"Corporations are people, my friend. . . . Of course they are. Everything corporations earn ultimately goes to people."Like the spectacle of a moderately liberal New England governor campaigning as a true, red-blooded social conservative, Romney's remark is ludicrous and liberal pundits have rightly had a field day with it. Corporations, of course, most certainly are not people; they can't be imprisoned, for one. So yes, let's all enjoy a good chuckle at ol' Mitt's expense and hope he provides many more belly laughs in the coming months -- I have my fingers crossed for more impromptu mingling with minorities.
But here's the thing, and the reason I have "gaffe" in scare quotes: Does any national politician -- does any leading Democrat -- actually disagree with what Romney said? Not the rhetoric, which I think most would be wise enough to avoid, but the substance of what he was defending: corporate personhood.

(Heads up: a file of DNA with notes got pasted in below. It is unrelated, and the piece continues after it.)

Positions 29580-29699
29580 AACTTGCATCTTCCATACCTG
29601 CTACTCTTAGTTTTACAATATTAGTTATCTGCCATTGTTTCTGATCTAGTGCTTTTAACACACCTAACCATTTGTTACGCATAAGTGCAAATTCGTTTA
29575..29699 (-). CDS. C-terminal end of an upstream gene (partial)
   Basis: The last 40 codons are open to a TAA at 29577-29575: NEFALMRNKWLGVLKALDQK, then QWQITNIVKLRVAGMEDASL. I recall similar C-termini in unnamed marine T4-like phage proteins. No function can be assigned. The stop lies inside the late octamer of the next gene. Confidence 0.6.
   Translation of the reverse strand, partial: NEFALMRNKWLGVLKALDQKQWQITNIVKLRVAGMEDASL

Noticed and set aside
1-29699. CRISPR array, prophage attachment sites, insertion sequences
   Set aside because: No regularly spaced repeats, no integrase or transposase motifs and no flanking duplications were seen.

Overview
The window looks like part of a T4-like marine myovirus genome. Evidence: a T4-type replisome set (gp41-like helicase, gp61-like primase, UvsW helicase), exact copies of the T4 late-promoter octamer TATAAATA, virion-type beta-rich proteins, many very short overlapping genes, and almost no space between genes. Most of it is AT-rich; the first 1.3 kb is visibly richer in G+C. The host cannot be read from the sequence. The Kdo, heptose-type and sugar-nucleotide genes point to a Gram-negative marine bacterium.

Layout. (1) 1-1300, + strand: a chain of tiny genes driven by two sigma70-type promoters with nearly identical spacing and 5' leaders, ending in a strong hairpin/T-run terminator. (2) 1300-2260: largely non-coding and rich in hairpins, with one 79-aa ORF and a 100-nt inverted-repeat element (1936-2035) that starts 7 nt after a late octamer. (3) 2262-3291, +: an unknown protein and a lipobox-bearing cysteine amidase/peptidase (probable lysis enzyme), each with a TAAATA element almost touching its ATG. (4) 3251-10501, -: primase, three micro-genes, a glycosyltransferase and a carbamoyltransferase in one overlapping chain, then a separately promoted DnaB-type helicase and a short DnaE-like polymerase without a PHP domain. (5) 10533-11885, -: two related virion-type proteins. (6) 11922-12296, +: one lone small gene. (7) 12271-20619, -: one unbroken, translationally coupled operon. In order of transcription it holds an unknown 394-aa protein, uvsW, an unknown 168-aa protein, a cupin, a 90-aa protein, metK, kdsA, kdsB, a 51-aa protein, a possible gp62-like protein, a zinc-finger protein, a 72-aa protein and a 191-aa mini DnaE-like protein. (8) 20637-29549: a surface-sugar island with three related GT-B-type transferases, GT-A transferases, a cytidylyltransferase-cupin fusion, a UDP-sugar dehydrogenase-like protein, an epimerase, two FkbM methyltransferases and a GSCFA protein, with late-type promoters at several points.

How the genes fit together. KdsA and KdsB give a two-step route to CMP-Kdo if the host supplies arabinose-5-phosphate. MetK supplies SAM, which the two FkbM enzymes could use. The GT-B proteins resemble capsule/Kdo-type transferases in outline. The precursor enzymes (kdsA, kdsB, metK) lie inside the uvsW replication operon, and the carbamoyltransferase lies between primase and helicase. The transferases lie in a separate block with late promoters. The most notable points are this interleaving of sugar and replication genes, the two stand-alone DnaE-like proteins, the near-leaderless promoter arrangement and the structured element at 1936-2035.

Some would no doubt point to President Obama's denunciation at last year's State of the Union Address of the Supreme Court's Citizens United decision, which held that corporations enjoy the same free speech rights as any other person. However, that response is something of a non-sequitur, as Obama's criticism was not of the root problem behind the decision about which I asked, corporate personhood, but of a narrow ruling that merely extended said legal status. And on strictly legal grounds -- which, full disclosure, I don't much care about -- it's hard to disagree with the court's ruling, which is merely the bizarre consequence of the even more bizarre and longstanding practice of the state bestowing the legal status of a person on an inanimate financial venture.
This isn't nitpicking. Conflating criticism of the Citizens United ruling with criticism of corporate personhood itself is like conflating criticism of a politician with sedition and treason. I mean, what's the fear, exactly: that, thanks to the Supreme Court, corporations are now going to corrupt Our Democracy by buying and selling politicians? I'll admit such an outcome is scary, but if we're going to be in the business of constructing doomsday scenarios, we ought to be sure they differ from the status quo.